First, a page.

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PSY 150: Suicide Rates in the U.S. and Beyond (Addison)

Resources for assignments in Addison's PSY 150 courses.

Search Tips

Google Web Search

Search Examples:

  • "United States" suicide prevention
  • Pitt County "North Carolina" suicide
  • suicide prevention "South Africa"


Limit your search results by . . .

Type of Website - In the search box, type site: followed by .edu, .gov, or .org followed by keywords related to your topic.

  • .edu - associated with a U.S. school, school district, or university
  • .gov - created by the U.S. government
  • .mil - U.S. military
    • Search examples:
      • suicide
      • suicide Australia
      • suicide statistics


Country Domain Extension - Type site: followed by the domain extension to find only websites from a particular country. Country domain extension examples include .ca (Canada); .in (India); .jp (Japan); .au (Australia); .uk (United Kingdom).

  • suicide prevention

  • suicide demographics


Excluding Words - If you want to exclude websites with certain words, include a minus sign (-) just before the word you want to exclude.

  • suicide prevention international -wikipedia


Why Evaluate?

It is important to evaluate the quality of information provided by any resource that you use, but this is particularly so for websites. Since any person or organization can create a website, the user must take on the responsibility for determining the accuracy and relevance of the material on that site. This page serves as a guide to help you evaluate websites.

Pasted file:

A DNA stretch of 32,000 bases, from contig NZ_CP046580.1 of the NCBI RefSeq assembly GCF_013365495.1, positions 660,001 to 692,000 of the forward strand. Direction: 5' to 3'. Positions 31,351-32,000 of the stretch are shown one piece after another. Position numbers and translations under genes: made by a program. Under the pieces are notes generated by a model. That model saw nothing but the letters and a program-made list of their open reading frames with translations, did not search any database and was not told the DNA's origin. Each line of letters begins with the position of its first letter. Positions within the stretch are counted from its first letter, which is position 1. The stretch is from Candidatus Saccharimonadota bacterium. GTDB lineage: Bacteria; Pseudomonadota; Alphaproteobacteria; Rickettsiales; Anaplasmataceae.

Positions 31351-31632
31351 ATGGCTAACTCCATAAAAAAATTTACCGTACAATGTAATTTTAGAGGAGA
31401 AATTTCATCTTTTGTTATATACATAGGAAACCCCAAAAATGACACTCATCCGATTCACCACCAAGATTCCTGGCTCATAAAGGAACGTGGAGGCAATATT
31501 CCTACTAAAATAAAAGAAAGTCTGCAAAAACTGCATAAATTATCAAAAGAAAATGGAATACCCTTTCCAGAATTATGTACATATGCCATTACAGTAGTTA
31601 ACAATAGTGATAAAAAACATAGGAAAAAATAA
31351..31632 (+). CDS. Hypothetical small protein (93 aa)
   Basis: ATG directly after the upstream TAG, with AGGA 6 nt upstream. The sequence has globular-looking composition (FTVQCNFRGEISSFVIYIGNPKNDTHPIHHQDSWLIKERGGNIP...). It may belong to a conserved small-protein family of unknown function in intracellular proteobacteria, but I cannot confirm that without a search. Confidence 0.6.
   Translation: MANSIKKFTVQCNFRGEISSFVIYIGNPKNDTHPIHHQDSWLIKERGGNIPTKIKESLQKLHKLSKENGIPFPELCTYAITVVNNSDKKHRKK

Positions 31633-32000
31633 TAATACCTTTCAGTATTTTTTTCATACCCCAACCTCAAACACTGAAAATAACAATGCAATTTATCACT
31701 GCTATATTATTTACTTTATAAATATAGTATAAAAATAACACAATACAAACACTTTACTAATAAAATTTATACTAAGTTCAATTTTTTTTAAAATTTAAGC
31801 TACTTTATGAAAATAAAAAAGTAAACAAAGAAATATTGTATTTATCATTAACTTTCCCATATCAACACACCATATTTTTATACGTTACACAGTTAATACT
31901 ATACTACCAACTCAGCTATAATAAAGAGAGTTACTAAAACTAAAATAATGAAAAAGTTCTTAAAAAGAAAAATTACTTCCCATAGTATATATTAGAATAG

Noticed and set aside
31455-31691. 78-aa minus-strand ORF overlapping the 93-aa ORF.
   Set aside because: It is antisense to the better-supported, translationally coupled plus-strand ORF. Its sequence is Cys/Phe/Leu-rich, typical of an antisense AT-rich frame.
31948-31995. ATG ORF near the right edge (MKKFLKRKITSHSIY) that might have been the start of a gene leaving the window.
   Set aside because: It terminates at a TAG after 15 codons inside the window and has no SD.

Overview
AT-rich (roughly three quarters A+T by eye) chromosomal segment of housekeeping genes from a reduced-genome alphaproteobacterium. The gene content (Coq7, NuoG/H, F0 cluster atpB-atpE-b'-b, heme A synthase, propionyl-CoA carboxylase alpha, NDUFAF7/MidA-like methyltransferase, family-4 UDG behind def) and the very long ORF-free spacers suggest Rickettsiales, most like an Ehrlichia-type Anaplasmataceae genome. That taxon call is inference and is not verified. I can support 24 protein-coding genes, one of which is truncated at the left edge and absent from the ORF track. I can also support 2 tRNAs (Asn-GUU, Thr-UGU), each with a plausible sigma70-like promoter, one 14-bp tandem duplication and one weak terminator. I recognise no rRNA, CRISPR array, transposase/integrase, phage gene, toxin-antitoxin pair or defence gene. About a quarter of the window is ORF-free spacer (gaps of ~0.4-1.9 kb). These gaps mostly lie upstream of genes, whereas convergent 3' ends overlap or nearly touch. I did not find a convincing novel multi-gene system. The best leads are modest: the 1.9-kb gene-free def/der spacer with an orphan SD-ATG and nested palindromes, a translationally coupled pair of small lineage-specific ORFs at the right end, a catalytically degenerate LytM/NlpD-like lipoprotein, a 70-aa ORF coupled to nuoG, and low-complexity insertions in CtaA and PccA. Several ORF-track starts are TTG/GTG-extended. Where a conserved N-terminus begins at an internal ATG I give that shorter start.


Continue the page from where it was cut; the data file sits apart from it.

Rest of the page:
Web Address Clues

The last part of a website address is the domain suffix and can give you an idea about the quality or the purpose of the site. Some common examples are .com, .org, .edu, and .gov.

Restricted top level domains (only qualified entities can use these domains):

  • .edu - associated with a U.S. school, school district, or university
  • .gov - created by the U.S. government
  • .mil - U.S. military

Unrestricted top level domains (anyone, good or bad, can use these domains):

  • .com
  • .org
  • .net

Evaluating Websites: The ABC Test

Use the ABC test to help you determine the credibility of a website.


The source of the information

Who is the author, publisher, source, or sponsor?
What are the author's credentials or organizational affiliations?
Is the author qualified to write on the topic?
MOST IMPORTANT: Lateral Reading

Lateral Reading

  • Leave the website, open new tabs, and seek additional information about a website's credibility, reputation, funding, and potential biases.
  • Don't just rely on the information found on the website itself. Don't take their word for it. See what others have to say.
  • Lateral reading allows you to get a more complete perspective on the credibility of a source.

From Univ of Louisville Libraries Citizen Literacy Toolkit


The purpose and point of view of the information

What is the purpose of the information? Is it to inform, to teach, to sell, to entertain?
Do the authors or sponsors make their intentions or purpose clear?
Is the information fact, opinion, or propaganda?
Does the point of view appear objective and impartial?
Are multiple perspectives included? 
What bias do you bring to the topic? Are you only looking for sources that confirm your current beliefs?

Be Aware of Confirmation Bias

"The first step in countering confirmation bias is to recognize it in ourselves. Then we can guard against it by getting our news from a wide range of credible sources, reading opinion columns from a variety of viewpoints, and including these varied perspectives in our social media posts."

From the News Literacy Project - "Don't Let Confirmation Bias Narrow Your Perspective."

Confirmation bias is the tendency to search for, interpret, and recall information in a way that supports what we already believe. News Literacy Project


The timeliness of the information

When was the information published or posted?
Has the information been revised or updated?
Does your topic require current or historical information?
Are the links functional? Do they take you to updated information sources?